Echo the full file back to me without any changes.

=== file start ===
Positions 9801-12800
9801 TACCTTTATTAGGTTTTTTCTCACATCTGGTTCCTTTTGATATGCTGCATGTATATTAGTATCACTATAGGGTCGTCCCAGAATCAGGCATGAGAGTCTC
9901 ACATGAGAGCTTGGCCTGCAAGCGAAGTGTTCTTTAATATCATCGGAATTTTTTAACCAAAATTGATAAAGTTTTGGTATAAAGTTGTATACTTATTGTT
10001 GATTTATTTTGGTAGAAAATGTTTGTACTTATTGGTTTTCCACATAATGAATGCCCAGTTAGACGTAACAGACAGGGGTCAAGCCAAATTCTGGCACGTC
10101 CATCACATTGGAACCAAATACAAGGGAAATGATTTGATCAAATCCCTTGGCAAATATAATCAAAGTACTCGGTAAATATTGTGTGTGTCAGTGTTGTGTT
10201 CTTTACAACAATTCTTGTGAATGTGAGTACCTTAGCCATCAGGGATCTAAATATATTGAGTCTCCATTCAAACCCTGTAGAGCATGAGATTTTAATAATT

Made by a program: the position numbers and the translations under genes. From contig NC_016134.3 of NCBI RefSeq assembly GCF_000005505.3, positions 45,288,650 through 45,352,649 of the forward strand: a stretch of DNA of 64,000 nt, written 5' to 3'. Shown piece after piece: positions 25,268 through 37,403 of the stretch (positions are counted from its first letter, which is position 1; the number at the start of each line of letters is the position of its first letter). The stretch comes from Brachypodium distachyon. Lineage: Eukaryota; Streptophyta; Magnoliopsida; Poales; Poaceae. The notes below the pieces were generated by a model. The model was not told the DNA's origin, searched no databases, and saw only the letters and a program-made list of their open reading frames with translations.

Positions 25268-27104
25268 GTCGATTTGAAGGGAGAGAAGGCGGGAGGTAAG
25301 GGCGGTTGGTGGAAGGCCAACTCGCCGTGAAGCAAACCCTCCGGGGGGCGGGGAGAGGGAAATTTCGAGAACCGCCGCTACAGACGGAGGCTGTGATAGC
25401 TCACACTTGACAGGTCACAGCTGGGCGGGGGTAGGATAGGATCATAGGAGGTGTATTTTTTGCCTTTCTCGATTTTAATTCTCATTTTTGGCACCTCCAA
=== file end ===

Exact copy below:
Positions 9801-12800
9801 TACCTTTATTAGGTTTTTTCTCACATCTGGTTCCTTTTGATATGCTGCATGTATATTAGTATCACTATAGGGTCGTCCCAGAATCAGGCATGAGAGTCTC
9901 ACATGAGAGCTTGGCCTGCAAGCGAAGTGTTCTTTAATATCATCGGAATTTTTTAACCAAAATTGATAAAGTTTTGGTATAAAGTTGTATACTTATTGTT
10001 GATTTATTTTGGTAGAAAATGTTTGTACTTATTGGTTTTCCACATAATGAATGCCCAGTTAGACGTAACAGACAGGGGTCAAGCCAAATTCTGGCACGTC
10101 CATCACATTGGAACCAAATACAAGGGAAATGATTTGATCAAATCCCTTGGCAAATATAATCAAAGTACTCGGTAAATATTGTGTGTGTCAGTGTTGTGTT
10201 CTTTACAACAATTCTTGTGAATGTGAGTACCTTAGCCATCAGGGATCTAAATATATTGAGTCTCCATTCAAACCCTGTAGAGCATGAGATTTTAATAATT

Made by a program: the position numbers and the translations under genes. From contig NC_016134.3 of NCBI RefSeq assembly GCF_000005505.3, positions 45,288,650 through 45,352,649 of the forward strand: a stretch of DNA of 64,000 nt, written 5' to 3'. Shown piece after piece: positions 25,268 through 37,403 of the stretch (positions are counted from its first letter, which is position 1; the number at the start of each line of letters is the position of its first letter). The stretch comes from Brachypodium distachyon. Lineage: Eukaryota; Streptophyta; Magnoliopsida; Poales; Poaceae. The notes below the pieces were generated by a model. The model was not told the DNA's origin, searched no databases, and saw only the letters and a program-made list of their open reading frames with translations.

Positions 25268-27104
25268 GTCGATTTGAAGGGAGAGAAGGCGGGAGGTAAG
25301 GGCGGTTGGTGGAAGGCCAACTCGCCGTGAAGCAAACCCTCCGGGGGGCGGGGAGAGGGAAATTTCGAGAACCGCCGCTACAGACGGAGGCTGTGATAGC
25401 TCACACTTGACAGGTCACAGCTGGGCGGGGGTAGGATAGGATCATAGGAGGTGTATTTTTTGCCTTTCTCGATTTTAATTCTCATTTTTGGCACCTCCAA